I watched the first of three segments of the PBS series “9 Months That Made You.” This first episode offers a profound view of the first 8 weeks of human development at the cellular level. Scientists have made significant discoveries about what happens from the moment of conception that goes into what makes each of us who, and what, we are. I look forward to watching the next two episodes.
The question as to what we are can be interpreted in so many ways. Are we our education, career, country of origin, skin color, gender identity, sexual orientation? Are we what we do… artist, dancer, gymnast, swimmer? Are we our behavior … kind, compassionate, lying, cheating, loud, quiet, sneaky, altruistic, transparent, vulnerable, egotistic? Are we our political affiliations, social concerns, or are we our family of origin, or the family we create, or the friends we choose?
I think the answer is all of these, and … so much more than these. The images of those microscopic cells multiplying, dividing, determining in those first few days and weeks of our formation so much about what we will become are not dissimilar from photos of amazing nebulae and star formations … from which all life has formed. These images remind me of our deep time connection with every molecule on earth … and beyond. Life is such a mystery, and yet, we continue to uncover clues that take us closer to understanding the mystery from which we come and to which we return, again and again, as biological beings in this wondrous web of life. And with each new clue we uncover, the mystery seems to become even more complex.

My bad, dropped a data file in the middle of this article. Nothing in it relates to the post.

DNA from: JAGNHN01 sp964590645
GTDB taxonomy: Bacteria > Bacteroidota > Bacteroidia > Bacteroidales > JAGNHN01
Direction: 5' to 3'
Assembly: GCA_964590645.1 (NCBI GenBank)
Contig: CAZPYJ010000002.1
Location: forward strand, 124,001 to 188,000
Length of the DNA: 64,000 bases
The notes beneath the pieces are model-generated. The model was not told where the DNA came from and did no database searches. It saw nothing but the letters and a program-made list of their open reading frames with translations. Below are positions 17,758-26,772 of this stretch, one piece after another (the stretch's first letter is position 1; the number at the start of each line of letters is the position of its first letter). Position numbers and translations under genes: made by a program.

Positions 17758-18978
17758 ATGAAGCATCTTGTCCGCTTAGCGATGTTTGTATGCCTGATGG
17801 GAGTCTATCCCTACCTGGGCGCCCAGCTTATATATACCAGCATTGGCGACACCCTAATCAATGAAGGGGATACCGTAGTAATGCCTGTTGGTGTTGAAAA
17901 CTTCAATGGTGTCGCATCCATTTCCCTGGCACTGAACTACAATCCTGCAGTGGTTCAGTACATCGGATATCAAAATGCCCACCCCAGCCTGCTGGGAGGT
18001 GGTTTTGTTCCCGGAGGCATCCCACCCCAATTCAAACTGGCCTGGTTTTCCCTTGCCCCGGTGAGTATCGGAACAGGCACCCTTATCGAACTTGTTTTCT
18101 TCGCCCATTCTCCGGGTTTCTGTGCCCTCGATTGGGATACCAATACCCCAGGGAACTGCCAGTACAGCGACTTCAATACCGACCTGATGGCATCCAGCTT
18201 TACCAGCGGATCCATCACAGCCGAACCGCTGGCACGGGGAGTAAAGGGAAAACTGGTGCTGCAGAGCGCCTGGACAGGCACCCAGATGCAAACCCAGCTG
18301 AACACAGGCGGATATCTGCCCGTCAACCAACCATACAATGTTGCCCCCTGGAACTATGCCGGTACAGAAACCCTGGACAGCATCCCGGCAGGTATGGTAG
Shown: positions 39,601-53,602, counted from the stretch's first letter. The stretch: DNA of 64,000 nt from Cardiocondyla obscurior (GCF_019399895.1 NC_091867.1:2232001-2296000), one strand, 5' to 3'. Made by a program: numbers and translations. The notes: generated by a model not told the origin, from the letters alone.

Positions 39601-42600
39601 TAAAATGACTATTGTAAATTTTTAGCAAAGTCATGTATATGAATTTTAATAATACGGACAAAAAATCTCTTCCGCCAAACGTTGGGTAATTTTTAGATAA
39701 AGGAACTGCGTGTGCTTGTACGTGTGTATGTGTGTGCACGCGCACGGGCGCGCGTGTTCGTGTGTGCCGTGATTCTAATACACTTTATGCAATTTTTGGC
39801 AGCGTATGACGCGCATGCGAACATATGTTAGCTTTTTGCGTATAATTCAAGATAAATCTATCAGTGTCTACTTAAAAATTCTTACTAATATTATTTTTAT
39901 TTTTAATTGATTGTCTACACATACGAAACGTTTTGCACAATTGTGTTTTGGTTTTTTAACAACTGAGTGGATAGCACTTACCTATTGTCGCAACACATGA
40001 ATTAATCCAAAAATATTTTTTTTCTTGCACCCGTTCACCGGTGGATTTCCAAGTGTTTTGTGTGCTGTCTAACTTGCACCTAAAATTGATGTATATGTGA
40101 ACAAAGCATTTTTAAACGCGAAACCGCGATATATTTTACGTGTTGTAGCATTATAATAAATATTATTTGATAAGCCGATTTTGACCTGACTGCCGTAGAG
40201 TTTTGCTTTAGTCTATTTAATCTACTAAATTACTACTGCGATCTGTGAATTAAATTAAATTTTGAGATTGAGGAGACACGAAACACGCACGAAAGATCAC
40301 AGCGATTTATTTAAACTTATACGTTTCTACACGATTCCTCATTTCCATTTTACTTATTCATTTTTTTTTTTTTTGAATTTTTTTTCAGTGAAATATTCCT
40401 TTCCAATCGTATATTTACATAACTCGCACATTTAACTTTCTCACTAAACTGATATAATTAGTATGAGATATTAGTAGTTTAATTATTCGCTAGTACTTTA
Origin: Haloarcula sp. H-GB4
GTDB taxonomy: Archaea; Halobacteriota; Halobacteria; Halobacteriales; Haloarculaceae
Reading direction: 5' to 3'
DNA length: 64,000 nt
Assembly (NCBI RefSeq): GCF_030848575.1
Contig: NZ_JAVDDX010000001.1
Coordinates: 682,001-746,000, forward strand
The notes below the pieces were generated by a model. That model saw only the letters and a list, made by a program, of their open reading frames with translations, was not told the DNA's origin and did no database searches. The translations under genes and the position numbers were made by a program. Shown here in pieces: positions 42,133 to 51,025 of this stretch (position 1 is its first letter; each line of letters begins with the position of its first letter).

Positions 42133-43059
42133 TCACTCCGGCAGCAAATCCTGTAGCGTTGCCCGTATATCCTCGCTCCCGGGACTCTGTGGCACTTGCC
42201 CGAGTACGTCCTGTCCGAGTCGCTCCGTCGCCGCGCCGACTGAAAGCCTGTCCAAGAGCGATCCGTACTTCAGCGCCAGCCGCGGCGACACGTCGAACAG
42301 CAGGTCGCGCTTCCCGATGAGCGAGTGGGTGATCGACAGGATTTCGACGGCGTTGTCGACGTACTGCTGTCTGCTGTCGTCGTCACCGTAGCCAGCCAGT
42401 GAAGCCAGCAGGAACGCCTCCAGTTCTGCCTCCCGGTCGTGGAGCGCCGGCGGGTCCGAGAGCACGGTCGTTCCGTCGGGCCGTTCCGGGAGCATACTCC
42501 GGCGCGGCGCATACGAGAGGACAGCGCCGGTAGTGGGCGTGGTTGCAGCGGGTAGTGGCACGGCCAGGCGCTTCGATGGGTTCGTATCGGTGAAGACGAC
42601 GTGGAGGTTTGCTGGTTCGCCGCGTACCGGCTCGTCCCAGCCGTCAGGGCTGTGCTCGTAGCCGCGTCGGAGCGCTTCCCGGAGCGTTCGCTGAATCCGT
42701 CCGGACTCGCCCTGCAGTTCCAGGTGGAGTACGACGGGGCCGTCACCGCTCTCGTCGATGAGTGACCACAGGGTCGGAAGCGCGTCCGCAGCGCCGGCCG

What am I? I am a mother, a wife, a daughter, sister, and aunt. I am a minister, a colleague, a friend, and a team mate. I am a hiker, knitter, dancer, artist and musician. I am white, a baby boomer, a social and political liberal, and I am always a learner. And when any of these identities weigh me down, or feel too constricting, or I begin to take myself or life’s challenges too seriously, I remember that I am but a very small part of the great mystery of life … that I have arrived here from the unknown, living a life that I can only know in part, and I return to the unknown. I am cosmic dust, or, in the words of Peter Mayer, a “snowflake in the cosmic storm.” Humanity is but a “quarter note in the march of time.”* Ultimately, when I return to what I am – an infinitesimally minute speck in the timeline of the universe – this is a source of humility and perspective that allows me to take myself lightly, lay my worries and arguments aside, and savor the beauty and joy that is present when I pay attention.
*Peter Mayer, “My Soul”